What is Quality of Life? The general “well-being” of all of us, wherever we are. Emotional well-being, as well as physical – not only how much money you’ve got. How would you judge your quality of life?
Do you have the basic human needs such as food, water, shelter, freedom, healthcare, education, employment, safety? Do you live in a condition of poverty or constant danger? With poisoned air or water?
Does where you live suffer from vandalism, muggings, robberies, break-ins, random shootings, traffic hazards and accidents, public safety problems? Are you protected by police and fire departments and other public safety organizations? Can you walk or drive down the street without fear? Are you and your family safe in your home? Are the streets and bridges and highways in good condition?
What about availability to healthcare? When you or family need medical care is it available? Does it exist? Is it adequate? Can you reach it safely? Can you afford it? Are you at risk for physical or emotional and mental problems? Do you have a support group to help you cope with problems in your life?
What kind of Quality of Life do you call this:
- A 13 year old boy is machine-gunned from a helicopter while playing soccer
- A giant wall built on your land prevents you from reaching your job, your family, health care, your own farmland and orchards.
- Roads are built through your land that you are not allowed to travel on.
- Men are taken from their homes and imprisoned without charges, leaving families wondering if they are alive or dead.
- Husbands and fathers are humiliated in front of their families.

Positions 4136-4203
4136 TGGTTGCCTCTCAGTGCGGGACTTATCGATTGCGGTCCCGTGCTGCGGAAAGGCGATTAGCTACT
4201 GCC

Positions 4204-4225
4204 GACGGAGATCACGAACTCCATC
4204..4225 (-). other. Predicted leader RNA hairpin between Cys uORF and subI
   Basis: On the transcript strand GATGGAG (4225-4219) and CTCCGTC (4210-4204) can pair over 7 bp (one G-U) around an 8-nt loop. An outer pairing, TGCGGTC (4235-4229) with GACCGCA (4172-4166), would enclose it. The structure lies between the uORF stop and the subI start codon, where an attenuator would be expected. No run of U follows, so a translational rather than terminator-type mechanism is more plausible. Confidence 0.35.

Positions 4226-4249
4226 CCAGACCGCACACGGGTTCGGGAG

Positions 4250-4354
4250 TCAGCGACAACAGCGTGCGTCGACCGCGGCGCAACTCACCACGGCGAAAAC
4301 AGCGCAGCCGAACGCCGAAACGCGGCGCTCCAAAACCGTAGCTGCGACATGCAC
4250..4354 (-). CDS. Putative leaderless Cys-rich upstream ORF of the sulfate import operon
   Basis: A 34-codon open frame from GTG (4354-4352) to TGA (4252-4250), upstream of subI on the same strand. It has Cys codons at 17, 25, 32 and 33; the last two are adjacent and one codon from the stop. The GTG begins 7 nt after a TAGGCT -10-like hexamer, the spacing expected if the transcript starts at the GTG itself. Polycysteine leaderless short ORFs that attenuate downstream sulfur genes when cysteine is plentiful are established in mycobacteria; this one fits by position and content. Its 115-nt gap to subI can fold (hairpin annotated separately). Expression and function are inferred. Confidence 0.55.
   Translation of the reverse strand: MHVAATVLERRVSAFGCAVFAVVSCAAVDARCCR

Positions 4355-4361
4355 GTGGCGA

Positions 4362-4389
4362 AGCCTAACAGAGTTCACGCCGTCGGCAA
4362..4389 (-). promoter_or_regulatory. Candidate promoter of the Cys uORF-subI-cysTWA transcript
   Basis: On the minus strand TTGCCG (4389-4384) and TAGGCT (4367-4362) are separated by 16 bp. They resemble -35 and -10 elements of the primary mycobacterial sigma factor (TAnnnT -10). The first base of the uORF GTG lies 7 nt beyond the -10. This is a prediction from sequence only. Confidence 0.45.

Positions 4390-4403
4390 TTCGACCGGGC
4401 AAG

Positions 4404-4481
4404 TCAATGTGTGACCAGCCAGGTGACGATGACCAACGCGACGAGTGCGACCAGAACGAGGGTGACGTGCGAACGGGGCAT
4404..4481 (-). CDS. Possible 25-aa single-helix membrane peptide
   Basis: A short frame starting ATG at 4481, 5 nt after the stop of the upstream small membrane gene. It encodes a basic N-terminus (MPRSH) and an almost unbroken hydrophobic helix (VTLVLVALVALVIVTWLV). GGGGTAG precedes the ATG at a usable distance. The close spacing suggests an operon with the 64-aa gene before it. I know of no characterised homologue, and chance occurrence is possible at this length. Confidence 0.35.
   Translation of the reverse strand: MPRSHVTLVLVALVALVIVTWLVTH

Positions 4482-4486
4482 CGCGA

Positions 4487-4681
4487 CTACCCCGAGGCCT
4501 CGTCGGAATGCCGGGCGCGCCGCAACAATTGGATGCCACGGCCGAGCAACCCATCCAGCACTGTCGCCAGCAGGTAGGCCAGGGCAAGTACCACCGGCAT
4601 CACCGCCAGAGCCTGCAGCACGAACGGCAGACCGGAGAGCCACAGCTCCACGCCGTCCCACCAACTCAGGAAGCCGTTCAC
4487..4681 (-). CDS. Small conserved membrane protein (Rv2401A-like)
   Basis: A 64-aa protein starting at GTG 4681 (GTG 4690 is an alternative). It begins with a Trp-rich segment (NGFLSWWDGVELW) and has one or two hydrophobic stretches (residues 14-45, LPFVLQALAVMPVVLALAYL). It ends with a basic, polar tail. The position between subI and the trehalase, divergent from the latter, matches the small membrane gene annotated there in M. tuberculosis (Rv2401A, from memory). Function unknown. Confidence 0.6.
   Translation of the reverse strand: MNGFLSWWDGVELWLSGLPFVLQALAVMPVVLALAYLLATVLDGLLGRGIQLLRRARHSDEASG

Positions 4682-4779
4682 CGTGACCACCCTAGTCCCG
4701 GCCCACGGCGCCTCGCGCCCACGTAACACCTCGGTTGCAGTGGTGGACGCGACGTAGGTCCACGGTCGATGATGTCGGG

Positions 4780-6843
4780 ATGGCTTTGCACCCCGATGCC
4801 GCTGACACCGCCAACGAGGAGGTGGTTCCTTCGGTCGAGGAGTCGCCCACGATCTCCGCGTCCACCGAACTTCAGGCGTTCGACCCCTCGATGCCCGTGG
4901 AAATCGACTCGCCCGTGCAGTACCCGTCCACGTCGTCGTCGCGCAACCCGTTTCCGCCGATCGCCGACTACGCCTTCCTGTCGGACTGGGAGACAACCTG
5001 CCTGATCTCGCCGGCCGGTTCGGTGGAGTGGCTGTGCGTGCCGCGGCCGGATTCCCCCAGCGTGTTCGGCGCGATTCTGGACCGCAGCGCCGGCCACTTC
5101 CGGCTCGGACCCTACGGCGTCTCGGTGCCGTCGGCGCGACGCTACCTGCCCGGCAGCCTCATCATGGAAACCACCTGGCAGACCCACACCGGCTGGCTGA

- You are forced to wait for hours in the hot sun in order to pass through gates and checkpoints to visit family, shop, get healthcare, work
- Water is diverted from your land so that you never have enough.
- Gas and electric power are diverted from your home to give it to other people.
- Men, women, and children are forced to live for generations in crowded, dirty, slummy camps.
All of this describes the Quality of Life today of the men, women, and children in the Palestinian lands.
Delphine, in my new book, is shocked to discover these living conditions and restrictions endured day and night by the families she meets as she travels among the villages and towns of Palestine.
“Layla took Delphine to some of the camps holding Palestinian families. Thousands of people still lived in those crowded internment camps, waiting for a day when they might return to their homes….
“The people stared at Delphine, curious, but not hopeful. Her face was so beautiful, her clothes so new and stylish – clearly she didn’t belong there…. A young girl, maybe twelve or thirteen, in a faded dress over long pants that trailed in the dirt, ventured closer to Delphine, her pitted, pock-marked face twisted with wonder under her dark kerchief. Delphine wanted to give the child something, but Layla told her no – that wouldn’t be fair to the others.”
Bruce Douglas Reeves, author DELPHINE, winner of the Clay Reynolds Novella Competition, published by Texas Review Press, available from University Press Books (800-676-8722), Amazon, Barnes & Noble, and the Texas A & M University Press Consortium, as well as your local bookstore, by order.